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Kerala health expert denied UK visa, sparks row over new rules

Kerala health expert Sabu KU wrote in a blog post that the visa refusal reflected “richer countries’ stereotyped views of individuals from poorer countries as being illegal migrants who would try to overstay their visas”.

india Updated: Oct 10, 2018 08:27 IST
Prasun Sonwalkar
Prasun Sonwalkar
Hindustan Times, London
Kerala health expert,UK visa,visa
Sabu K U, a researcher at the Sree Chitra Tirunal Institute for Medical Sciences and Technology in Kerala, has been denied visa to attend a major conference on health systems in Liverpool, sparking concern over the ability of non-EU experts to attend such events in the UK due to tough rules.(File Photo)

Sabu K U, a researcher at the Sree Chitra Tirunal Institute for Medical Sciences and Technology in Kerala, has been denied visa to attend a major conference on health systems in Liverpool, sparking concern over the ability of non-EU experts to attend such events in the UK due to tough rules.

Sabu, who was given a scholarship to attend the Global Symposium on Heath Systems Research, wrote in a blog post that the visa refusal reflected “richer countries’ stereotyped views of individuals from poorer countries as being illegal migrants who would try to overstay their visas”.

He is reported to be among at least 10 delegates to the conference affected by tough immigration rules that include the applicant proving a specified minimum balance in the bank for the previous three months.

“In reality, it shows that even if someone from an LMIC (lower-middle income country) receives a full scholarship to attend such an international symposium, that person must also belong to an upper and middle-class family that is able to maintain a sufficiently high bank balance for the minimum three months”, Sabu wrote. Sabu’s visa refusal and problems faced by others sparked concern.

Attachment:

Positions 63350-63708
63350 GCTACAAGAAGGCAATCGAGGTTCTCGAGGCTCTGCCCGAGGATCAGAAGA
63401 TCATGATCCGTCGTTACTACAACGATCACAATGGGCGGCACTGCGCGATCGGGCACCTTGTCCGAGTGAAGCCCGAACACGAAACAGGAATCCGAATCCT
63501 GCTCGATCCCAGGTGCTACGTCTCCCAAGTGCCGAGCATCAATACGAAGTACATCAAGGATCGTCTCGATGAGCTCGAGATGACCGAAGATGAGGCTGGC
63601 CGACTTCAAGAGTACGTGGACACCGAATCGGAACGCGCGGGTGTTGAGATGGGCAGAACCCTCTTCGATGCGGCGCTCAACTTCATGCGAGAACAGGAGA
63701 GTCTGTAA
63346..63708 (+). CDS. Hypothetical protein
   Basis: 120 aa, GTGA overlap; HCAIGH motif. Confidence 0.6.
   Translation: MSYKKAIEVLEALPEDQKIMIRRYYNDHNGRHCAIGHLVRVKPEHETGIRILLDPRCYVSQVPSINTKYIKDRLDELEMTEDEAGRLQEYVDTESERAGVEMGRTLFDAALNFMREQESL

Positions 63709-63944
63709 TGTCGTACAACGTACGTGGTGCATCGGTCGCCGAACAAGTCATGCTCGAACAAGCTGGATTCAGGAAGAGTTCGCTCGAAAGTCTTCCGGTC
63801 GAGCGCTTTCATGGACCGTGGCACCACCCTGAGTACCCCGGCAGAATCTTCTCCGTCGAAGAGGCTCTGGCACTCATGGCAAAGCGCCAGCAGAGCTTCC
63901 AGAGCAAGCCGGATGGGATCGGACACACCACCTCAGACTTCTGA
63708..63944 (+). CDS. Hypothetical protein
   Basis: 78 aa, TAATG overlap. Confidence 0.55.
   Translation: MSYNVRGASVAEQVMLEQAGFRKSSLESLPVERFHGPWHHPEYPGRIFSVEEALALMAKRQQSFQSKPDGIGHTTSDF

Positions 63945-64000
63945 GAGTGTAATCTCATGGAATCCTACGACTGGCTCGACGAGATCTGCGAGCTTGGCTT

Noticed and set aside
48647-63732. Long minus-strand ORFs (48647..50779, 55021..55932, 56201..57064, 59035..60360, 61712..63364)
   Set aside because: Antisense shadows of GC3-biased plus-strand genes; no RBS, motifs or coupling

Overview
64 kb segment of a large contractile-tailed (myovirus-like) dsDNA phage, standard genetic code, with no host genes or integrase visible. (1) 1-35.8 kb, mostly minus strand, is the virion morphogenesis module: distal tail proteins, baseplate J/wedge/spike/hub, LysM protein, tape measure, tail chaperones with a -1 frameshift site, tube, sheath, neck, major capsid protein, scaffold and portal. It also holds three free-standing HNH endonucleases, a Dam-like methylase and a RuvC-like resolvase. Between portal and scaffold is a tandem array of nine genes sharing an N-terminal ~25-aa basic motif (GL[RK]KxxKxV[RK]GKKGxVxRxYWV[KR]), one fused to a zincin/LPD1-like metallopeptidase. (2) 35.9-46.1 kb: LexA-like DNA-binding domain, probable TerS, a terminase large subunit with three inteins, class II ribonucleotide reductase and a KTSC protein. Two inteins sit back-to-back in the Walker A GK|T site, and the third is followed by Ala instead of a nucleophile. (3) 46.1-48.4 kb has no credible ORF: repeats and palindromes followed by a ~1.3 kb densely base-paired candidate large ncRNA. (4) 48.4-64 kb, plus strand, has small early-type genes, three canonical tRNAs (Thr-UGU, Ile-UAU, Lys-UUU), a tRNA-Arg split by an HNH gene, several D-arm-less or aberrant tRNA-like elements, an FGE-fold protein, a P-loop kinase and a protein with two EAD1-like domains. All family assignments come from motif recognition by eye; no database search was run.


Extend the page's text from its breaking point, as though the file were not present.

Masoud Dara, communicable diseases coordinator at the World Health Organisation, told The Guardian: “International events are better organised in countries where the invited participants can more easily attend”. “The tough immigration policies may have impact on academic cooperation, if specific measures are not put in place to facilitate scientists.”

Martin McKee, professor at the London School of Hygiene and Tropical Medicine, added: “Academic collaboration is yet another consequence of the government’s ‘hostile environment’ policy”.

“At the same time that it is promoting global health through its international development funding, it is denying visas to those who are working on the ground to improve the health of some of the poorest people in the world as they seek to share their experiences and learn from others at conferences in the UK. In these circumstances, it makes sense to hold such conferences in countries where they can participate more easily.”

The Home Office refused to comment on individual visa applications, but said: “All UK visa applications are considered on their individual merits and in line with UK immigration rules and guidance”.

“The onus is on the applicant to demonstrate that they satisfy the immigration rules. In addition to any support provided by a sponsor, decision-makers will take account of an applicant’s own personal and financial circumstances in assessing whether the application meets the requirements for the immigration rules.”

First Published: Oct 09, 2018 23:50 IST